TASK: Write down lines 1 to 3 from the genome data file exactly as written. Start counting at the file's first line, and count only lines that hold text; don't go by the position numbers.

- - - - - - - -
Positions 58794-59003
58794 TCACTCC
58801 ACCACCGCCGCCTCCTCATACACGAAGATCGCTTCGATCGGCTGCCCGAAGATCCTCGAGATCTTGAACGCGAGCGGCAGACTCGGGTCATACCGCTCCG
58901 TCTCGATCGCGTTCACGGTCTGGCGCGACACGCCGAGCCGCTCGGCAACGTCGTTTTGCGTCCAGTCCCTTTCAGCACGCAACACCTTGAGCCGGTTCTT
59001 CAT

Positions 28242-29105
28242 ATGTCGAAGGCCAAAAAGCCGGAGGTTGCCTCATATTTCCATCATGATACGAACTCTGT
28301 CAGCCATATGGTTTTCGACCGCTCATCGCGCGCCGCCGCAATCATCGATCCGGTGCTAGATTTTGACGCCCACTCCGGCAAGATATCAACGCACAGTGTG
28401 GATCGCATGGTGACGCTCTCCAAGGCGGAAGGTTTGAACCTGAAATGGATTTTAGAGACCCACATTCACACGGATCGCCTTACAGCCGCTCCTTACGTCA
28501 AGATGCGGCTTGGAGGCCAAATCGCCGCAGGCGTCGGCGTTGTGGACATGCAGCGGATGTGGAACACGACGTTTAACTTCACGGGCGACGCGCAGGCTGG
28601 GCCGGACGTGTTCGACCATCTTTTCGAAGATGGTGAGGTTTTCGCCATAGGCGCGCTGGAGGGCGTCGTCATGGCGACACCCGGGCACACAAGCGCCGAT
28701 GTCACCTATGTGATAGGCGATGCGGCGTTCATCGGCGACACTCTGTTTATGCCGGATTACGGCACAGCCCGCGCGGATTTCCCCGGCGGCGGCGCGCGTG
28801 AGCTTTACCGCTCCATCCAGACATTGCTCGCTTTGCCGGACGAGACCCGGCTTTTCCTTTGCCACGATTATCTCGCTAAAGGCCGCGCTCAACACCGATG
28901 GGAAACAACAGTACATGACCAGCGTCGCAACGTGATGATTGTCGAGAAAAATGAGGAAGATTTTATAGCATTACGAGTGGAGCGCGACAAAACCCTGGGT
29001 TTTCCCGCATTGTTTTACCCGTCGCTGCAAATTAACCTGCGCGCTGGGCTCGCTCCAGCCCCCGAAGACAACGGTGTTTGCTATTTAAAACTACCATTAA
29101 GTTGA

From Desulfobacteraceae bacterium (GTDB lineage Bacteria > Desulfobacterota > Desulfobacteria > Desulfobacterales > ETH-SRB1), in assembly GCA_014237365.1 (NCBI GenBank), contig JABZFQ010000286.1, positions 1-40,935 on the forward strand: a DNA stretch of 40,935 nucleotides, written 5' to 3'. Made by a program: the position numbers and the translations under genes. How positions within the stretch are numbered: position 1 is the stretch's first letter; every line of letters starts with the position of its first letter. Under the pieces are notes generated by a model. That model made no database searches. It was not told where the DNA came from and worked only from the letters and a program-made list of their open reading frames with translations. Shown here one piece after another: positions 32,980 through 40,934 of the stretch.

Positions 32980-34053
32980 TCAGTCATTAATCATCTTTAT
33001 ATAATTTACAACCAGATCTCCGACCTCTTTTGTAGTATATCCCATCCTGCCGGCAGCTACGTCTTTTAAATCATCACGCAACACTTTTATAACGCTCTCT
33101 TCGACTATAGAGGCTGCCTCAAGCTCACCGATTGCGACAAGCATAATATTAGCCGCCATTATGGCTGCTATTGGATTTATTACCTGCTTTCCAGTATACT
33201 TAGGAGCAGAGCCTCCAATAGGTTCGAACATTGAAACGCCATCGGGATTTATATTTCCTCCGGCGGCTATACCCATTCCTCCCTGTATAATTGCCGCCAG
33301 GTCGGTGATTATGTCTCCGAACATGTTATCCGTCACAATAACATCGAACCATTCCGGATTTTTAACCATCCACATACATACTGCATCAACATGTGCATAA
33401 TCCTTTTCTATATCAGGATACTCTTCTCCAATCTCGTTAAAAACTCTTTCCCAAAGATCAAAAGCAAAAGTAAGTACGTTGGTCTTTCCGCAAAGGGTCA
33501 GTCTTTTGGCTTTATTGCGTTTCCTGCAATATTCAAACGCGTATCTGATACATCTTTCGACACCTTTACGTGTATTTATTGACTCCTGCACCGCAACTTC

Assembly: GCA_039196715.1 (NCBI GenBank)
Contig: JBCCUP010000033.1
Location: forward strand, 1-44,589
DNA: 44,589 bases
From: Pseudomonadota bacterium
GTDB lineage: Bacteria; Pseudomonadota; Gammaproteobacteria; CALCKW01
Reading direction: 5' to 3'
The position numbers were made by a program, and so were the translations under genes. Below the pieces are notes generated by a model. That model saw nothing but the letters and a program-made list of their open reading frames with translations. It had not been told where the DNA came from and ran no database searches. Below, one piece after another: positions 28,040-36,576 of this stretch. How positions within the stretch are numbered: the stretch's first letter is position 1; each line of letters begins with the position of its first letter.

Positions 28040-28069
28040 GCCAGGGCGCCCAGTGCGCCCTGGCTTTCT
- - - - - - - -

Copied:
Positions 58794-59003
58794 TCACTCC
58801 ACCACCGCCGCCTCCTCATACACGAAGATCGCTTCGATCGGCTGCCCGAAGATCCTCGAGATCTTGAACGCGAGCGGCAGACTCGGGTCATACCGCTCCG